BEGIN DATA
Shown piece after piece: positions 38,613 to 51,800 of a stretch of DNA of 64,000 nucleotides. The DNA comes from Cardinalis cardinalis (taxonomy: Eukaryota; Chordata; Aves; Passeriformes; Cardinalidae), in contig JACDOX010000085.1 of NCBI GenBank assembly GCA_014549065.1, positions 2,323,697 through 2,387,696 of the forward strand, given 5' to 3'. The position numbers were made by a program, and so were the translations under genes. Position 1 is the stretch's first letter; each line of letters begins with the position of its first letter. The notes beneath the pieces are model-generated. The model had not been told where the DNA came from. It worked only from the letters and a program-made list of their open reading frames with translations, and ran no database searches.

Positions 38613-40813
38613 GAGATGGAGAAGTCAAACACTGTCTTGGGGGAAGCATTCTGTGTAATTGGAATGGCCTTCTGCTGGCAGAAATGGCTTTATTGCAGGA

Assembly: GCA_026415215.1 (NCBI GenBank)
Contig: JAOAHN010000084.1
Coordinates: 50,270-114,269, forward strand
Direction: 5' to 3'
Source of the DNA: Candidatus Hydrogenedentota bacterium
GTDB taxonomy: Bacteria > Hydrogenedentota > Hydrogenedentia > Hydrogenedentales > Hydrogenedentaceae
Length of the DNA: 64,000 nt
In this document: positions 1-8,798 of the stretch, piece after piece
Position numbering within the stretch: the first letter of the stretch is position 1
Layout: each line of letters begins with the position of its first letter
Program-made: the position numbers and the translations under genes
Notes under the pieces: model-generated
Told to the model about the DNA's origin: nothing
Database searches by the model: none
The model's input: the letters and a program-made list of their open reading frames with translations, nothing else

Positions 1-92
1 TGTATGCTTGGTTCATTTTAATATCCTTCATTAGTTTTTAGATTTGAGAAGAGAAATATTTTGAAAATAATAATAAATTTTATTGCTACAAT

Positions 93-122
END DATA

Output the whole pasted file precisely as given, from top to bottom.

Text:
Shown piece after piece: positions 38,613 to 51,800 of a stretch of DNA of 64,000 nucleotides. The DNA comes from Cardinalis cardinalis (taxonomy: Eukaryota; Chordata; Aves; Passeriformes; Cardinalidae), in contig JACDOX010000085.1 of NCBI GenBank assembly GCA_014549065.1, positions 2,323,697 through 2,387,696 of the forward strand, given 5' to 3'. The position numbers were made by a program, and so were the translations under genes. Position 1 is the stretch's first letter; each line of letters begins with the position of its first letter. The notes beneath the pieces are model-generated. The model had not been told where the DNA came from. It worked only from the letters and a program-made list of their open reading frames with translations, and ran no database searches.

Positions 38613-40813
38613 GAGATGGAGAAGTCAAACACTGTCTTGGGGGAAGCATTCTGTGTAATTGGAATGGCCTTCTGCTGGCAGAAATGGCTTTATTGCAGGA

Assembly: GCA_026415215.1 (NCBI GenBank)
Contig: JAOAHN010000084.1
Coordinates: 50,270-114,269, forward strand
Direction: 5' to 3'
Source of the DNA: Candidatus Hydrogenedentota bacterium
GTDB taxonomy: Bacteria > Hydrogenedentota > Hydrogenedentia > Hydrogenedentales > Hydrogenedentaceae
Length of the DNA: 64,000 nt
In this document: positions 1-8,798 of the stretch, piece after piece
Position numbering within the stretch: the first letter of the stretch is position 1
Layout: each line of letters begins with the position of its first letter
Program-made: the position numbers and the translations under genes
Notes under the pieces: model-generated
Told to the model about the DNA's origin: nothing
Database searches by the model: none
The model's input: the letters and a program-made list of their open reading frames with translations, nothing else

Positions 1-92
1 TGTATGCTTGGTTCATTTTAATATCCTTCATTAGTTTTTAGATTTGAGAAGAGAAATATTTTGAAAATAATAATAAATTTTATTGCTACAAT

Positions 93-122